A good metaphor of application design is to think about each piece of your software like a physical tool. You may have just one tool for the current job, or a set of very few tools, in which case it makes sense to keep them all in the same box. But as you add more tools, it becomes more and more difficult and inefficient to find them in one big box, so you should start putting them in separate boxes.
Of course you should not assign tools randomly to the boxes: you must define a set of guidelines so that you know where to put and to retrieve any given tool. This means:
- when you start building new boxes, you plan carefully what each box is meant for
- when you have to decide where to put a tool, you think carefully about is the most appropriate box
- you may also change idea later and move it to a different box, as long as this is also the result of careful thought
- you stick professionally to such guidelines each time you add a new box or a new tool
For people who never really paid much attention to application design, moving to a structured application is a difficult mindset change. They are used to put everything in one place, and suddenly it seems they have to look into many different files / classes / methods to follow the whole process. But if the application is well designed and the underlying design is understood, it becomes much quicker and easier to find and debug a specific piece of code.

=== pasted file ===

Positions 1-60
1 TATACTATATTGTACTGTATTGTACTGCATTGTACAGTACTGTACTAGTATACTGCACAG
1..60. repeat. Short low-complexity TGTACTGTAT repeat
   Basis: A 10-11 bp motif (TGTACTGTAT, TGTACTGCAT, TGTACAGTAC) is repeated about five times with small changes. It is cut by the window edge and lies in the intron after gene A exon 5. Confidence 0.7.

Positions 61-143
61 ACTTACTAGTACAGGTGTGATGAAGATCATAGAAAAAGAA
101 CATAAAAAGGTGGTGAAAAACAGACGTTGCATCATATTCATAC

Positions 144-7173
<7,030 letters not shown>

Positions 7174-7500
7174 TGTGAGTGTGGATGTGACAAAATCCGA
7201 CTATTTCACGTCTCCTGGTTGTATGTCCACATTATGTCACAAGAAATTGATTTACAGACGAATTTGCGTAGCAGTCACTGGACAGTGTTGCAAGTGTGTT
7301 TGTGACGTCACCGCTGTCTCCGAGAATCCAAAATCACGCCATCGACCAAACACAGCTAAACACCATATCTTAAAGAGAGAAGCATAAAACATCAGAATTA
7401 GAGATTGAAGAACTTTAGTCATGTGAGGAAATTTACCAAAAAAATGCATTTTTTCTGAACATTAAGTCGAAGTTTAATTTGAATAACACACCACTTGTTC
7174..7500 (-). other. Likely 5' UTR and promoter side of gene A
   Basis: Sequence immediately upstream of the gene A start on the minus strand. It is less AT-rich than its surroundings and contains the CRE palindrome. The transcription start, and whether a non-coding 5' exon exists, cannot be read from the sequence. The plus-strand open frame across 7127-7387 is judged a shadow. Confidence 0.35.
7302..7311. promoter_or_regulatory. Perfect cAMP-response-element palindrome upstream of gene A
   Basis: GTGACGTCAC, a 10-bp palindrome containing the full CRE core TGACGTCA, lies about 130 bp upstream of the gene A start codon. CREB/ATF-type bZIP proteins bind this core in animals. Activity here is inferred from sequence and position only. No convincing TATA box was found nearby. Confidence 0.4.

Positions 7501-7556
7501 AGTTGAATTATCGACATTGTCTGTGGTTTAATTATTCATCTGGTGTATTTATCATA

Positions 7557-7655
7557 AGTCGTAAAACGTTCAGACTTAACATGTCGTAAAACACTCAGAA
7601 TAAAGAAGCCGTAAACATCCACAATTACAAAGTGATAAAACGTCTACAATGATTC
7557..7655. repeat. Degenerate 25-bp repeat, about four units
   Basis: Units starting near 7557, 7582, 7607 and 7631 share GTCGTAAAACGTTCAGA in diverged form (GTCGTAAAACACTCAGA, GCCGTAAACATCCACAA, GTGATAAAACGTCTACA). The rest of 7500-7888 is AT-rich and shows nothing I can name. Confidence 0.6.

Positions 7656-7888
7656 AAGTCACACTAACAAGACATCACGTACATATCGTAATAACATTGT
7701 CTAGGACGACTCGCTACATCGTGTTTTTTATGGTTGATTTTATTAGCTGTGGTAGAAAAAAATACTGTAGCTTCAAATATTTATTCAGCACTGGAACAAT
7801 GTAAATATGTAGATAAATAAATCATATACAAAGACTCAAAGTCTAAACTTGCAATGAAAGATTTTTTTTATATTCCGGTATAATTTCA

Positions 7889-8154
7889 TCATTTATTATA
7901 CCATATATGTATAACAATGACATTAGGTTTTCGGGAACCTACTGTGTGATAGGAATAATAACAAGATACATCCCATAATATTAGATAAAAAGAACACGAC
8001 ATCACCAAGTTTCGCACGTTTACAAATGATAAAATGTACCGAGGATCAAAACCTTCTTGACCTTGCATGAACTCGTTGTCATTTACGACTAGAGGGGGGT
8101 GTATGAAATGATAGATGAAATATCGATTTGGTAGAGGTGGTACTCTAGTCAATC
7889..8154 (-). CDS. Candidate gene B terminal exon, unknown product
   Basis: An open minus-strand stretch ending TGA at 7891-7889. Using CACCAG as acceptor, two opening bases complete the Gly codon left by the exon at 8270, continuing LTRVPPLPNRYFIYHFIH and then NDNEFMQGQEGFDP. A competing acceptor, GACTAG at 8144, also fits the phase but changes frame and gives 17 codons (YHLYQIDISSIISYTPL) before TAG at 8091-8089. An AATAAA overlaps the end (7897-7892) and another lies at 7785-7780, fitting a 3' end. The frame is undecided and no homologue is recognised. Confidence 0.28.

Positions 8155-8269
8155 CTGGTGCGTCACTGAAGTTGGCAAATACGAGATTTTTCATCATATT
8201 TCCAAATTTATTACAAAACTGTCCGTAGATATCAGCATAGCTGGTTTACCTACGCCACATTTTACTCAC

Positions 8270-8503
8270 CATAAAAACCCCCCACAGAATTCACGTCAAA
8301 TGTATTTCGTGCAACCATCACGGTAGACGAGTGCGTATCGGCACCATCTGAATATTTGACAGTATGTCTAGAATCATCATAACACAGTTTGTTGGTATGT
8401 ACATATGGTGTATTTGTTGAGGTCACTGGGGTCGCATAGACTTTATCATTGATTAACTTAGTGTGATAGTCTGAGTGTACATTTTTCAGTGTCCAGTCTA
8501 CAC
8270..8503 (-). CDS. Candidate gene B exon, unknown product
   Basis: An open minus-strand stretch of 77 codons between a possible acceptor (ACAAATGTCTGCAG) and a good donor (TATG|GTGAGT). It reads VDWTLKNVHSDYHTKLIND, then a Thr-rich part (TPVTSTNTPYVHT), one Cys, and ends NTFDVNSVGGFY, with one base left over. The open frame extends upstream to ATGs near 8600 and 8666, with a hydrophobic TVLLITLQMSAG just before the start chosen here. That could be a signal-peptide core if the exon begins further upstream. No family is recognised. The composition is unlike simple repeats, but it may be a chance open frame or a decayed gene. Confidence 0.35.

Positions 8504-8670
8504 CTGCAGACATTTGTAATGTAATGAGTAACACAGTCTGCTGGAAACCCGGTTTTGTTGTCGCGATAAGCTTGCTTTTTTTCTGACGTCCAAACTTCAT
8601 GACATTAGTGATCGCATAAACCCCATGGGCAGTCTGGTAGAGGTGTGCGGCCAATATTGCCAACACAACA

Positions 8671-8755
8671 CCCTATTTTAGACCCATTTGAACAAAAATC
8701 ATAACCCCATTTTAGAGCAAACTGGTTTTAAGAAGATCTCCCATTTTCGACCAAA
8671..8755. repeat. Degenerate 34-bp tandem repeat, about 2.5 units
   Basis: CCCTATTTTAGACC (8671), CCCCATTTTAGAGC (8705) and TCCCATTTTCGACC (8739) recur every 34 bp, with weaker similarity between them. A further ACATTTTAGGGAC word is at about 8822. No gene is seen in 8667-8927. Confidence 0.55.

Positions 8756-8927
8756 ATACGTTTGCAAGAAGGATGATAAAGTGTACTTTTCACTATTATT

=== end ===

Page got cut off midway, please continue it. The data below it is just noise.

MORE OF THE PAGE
Now, if we agree that a structured application is a good thing, we should also agree that it’s the job of a good developer to make the design as self-evident as possible. Each developer is usually able to decode his/her own design, but other developers may not understand it quickly unless you make it really really clear and umistakable. How do you achieve this?
* Good naming will always be the most effective skill. If namespaces, classes and methods are really well-named, it will be easy to follow the design.
* Refactoring is a must. Good design usually cannot be achieved immediately, so cleaning up, moving and renaming things is mandatory to get it eventually.
* Documentation. Some pieces of your code may be complex and non-intuitive despite good naming and refactoring. In that case, add a README or a comment to explain what they do.
In conclusion: always take care of your boxes, your tools and your code, and everyone (including you) will be grateful for it.